By Jeremy LeLean, Soil Security Programme

For those who like to encounter wildlife up close and personal come to UnEarthed 2017 where the renowned Soil Safari will be on display where you can hunt for worms (and other things!) in the soil.

UnEarthed 2017 is the Natural Environmental Research Council’s science and public engagement exhibition.  It will take place from the 17th to 20th of November at the Dynamic Earth attraction in Edinburgh.

Led by Professor Chris Collins, the Soil Security Programme team will be representing the University of Reading there, having been selected by NERC through a competitive process.

The team will present cutting edge soil research in an accessible way with a range of exhibits and activities.

These will include ways for both adults and children to learn about soil in a fun and informative way.  For example, the threats to soil of concrete capping and erosion will be shown with an activity that requires visitors to fire water pistols at different soil coverings.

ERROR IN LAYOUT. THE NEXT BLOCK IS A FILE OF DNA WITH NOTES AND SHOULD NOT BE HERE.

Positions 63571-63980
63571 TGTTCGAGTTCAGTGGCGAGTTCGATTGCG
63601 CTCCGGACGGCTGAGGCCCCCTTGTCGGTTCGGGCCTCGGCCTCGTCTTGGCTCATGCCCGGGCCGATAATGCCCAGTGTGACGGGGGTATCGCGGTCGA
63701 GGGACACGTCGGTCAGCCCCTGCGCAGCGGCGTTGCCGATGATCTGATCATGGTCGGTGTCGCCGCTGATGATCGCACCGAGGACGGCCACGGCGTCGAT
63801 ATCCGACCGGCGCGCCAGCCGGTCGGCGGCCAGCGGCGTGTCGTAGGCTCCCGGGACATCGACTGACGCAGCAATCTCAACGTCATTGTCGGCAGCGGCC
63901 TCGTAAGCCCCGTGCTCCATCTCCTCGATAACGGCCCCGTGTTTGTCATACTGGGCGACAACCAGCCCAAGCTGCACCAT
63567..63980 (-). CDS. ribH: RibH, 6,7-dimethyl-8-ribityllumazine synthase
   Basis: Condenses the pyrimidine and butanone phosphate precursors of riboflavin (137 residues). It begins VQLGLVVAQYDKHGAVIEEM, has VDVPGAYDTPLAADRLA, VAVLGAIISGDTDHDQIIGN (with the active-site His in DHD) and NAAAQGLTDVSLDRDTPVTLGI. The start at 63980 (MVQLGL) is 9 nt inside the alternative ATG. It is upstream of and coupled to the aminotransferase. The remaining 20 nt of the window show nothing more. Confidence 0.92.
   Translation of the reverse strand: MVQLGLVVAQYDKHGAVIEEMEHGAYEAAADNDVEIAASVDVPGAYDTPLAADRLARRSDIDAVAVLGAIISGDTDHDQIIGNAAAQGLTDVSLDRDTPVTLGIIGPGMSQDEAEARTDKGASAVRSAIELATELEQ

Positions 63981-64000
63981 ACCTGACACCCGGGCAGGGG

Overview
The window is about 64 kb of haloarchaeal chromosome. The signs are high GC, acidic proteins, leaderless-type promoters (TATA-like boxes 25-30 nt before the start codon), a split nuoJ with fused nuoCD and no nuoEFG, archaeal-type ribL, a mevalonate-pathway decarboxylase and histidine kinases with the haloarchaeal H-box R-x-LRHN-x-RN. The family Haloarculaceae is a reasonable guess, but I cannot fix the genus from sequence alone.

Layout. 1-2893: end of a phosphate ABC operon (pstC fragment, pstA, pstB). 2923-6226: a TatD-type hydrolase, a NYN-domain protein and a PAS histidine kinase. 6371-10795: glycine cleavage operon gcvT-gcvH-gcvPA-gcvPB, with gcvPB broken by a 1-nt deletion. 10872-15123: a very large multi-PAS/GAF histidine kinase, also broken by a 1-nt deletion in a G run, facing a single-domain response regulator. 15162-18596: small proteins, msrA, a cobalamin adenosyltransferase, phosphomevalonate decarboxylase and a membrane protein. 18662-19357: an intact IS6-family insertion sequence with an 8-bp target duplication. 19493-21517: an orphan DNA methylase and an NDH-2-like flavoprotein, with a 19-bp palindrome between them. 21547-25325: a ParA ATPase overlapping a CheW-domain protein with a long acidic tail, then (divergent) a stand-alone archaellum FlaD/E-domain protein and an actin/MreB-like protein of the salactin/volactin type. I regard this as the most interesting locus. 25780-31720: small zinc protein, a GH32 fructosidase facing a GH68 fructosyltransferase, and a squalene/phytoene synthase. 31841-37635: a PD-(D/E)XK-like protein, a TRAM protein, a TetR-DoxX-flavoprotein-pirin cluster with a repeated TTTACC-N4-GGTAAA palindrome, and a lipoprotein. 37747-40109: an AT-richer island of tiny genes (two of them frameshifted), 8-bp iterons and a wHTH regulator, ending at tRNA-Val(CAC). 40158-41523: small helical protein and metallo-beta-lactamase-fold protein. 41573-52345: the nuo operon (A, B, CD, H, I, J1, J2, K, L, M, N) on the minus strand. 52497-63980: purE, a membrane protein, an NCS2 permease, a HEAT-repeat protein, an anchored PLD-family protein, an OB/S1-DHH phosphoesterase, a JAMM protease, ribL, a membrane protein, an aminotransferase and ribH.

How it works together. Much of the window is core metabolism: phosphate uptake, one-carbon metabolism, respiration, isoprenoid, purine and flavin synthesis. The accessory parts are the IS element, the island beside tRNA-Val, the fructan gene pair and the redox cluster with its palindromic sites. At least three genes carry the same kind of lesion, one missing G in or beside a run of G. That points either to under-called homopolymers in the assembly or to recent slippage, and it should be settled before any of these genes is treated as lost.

For those who prefer a slightly gentler approach to soil creepy crawlies, there is a soil lucky dip with artificial soil and wildlife.

Lastly, visitors will be  encouraged to become a soil scientist themselves, by taking a soil pH testing away with them.  They can then test soil in their garden, park school or communal area and send the results to the Soil Security Programme, who will use the results to build up an interactive national map of acid and alkaline soils on the Soil Security website.


If you are able to come to Dynamic Earth, Edinburgh, on 18 or 19 November the Soil Security Programme team look forward to seeing you at stand 23 to hunt for worms (and other creepy crawlies). Find out more about UnEarthed here >


If you can’t make it to Edinburgh for this exhibition, but would still like to take part in the national pH soil testing trial, please email with your postal address. The team will send you a pH testing kit and instructions on how to take part in this UK-wide research.